Earlier this year we were called out to one of our client’s air compressors which, the client told us, was running hot. This was February and the temperature outside was -8° C to -10° C – not exactly the obvious time to find a compressor overheating.
When our engineers arrived on site, they quickly realised that the compressor coolant had vanished, a problem caused by one of the cooling fans taking a flying trip into the cooler, damaging a number of cooling tubes from which the coolant had drained.
We quickly arranged for a large portable diesel compressor to be delivered to site and connected it so that our client could get back into production.
We then set about locating a portable Air Blast Cooler capable of cooling the glycol (antifreeze) required for the compressor, which we brought in on hire.
There was only one slight drawback to this: we had to site the cooler inside the factory, which meant that we would have to remove a part of the side of the building to put it in place. With assistance from the client’s engineering staff we manoeuvred the cooler into position. Once in the building we were able to modify the pipework, fill the unit and the compressor with glycol mix and bring their compressor back on line. Once back up and running, we removed the temporary diesel compressor.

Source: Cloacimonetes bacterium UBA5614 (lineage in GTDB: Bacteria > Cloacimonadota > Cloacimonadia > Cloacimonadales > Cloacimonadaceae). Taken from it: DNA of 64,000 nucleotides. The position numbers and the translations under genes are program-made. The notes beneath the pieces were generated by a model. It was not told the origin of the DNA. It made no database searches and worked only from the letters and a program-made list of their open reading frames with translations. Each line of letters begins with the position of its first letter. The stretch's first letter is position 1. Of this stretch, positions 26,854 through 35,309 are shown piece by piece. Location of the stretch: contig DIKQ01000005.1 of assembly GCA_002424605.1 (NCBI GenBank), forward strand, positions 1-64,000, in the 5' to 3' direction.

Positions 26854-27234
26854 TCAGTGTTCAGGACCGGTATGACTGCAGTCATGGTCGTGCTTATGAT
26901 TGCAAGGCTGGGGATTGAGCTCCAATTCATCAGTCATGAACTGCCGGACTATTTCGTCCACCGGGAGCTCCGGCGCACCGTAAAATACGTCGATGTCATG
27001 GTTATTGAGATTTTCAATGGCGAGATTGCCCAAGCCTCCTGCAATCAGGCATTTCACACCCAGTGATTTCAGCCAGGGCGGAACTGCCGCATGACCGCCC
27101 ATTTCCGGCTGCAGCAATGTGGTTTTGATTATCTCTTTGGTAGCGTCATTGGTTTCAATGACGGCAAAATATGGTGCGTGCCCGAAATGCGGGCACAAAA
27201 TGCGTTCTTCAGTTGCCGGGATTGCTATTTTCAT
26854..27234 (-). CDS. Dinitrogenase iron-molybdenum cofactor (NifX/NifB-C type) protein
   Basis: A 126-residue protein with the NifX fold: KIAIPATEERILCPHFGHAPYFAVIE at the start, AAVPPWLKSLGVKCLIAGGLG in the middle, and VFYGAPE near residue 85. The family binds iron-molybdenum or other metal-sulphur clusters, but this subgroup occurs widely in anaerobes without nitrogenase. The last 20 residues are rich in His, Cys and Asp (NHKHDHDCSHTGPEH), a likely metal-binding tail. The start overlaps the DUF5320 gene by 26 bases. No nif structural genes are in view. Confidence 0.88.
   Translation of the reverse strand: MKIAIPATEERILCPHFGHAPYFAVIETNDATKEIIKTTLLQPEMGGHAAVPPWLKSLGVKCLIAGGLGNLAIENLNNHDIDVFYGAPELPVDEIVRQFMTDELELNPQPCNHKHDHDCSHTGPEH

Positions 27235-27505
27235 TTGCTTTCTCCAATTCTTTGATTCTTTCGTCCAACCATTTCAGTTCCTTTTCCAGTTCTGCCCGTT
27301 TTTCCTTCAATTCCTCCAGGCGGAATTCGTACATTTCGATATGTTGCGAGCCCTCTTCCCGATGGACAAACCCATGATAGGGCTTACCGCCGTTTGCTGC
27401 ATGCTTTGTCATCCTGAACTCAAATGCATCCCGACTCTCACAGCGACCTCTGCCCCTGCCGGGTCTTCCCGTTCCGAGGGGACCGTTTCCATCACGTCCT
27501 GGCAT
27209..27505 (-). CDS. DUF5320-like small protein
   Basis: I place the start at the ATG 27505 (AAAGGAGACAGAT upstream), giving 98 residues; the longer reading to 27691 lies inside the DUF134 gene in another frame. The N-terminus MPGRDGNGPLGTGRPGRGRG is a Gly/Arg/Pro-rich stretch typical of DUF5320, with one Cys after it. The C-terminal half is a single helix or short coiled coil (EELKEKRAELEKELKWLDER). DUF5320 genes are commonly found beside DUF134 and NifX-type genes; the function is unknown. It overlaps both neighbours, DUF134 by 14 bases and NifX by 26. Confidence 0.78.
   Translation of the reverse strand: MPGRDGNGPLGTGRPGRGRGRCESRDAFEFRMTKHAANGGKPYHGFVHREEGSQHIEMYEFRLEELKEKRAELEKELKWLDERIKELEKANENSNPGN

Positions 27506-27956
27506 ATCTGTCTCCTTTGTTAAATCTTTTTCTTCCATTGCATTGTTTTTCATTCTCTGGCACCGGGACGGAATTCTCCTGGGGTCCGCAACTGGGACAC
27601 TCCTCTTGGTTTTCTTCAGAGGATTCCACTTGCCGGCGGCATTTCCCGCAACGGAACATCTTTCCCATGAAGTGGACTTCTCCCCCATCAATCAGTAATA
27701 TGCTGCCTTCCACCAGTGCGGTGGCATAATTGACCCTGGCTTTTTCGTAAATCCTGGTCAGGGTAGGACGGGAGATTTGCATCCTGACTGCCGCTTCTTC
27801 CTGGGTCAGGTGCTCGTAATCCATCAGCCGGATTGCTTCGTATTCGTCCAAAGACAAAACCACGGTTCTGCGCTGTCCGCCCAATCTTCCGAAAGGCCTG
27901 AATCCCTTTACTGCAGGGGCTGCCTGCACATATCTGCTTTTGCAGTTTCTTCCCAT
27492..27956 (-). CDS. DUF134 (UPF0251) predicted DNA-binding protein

Our client’s engineering department set about repairing the original, damaged Air Blast Cooler and, once the repair had been carried out, we returned to site on a Friday afternoon. With assistance from two of our client’s engineers we shut off the air supply to the factory, disconnected the hire cooler, reconnected their repaired existing cooler and put the air supply back on.
Following the successful repair work, we are very pleased to announce that the client has asked us to supply and install a 37kW rotary screw compressor together with a 55kW compressor and make the necessary upgrades to some of the company’s pipework and filtering systems.
That work is now underway.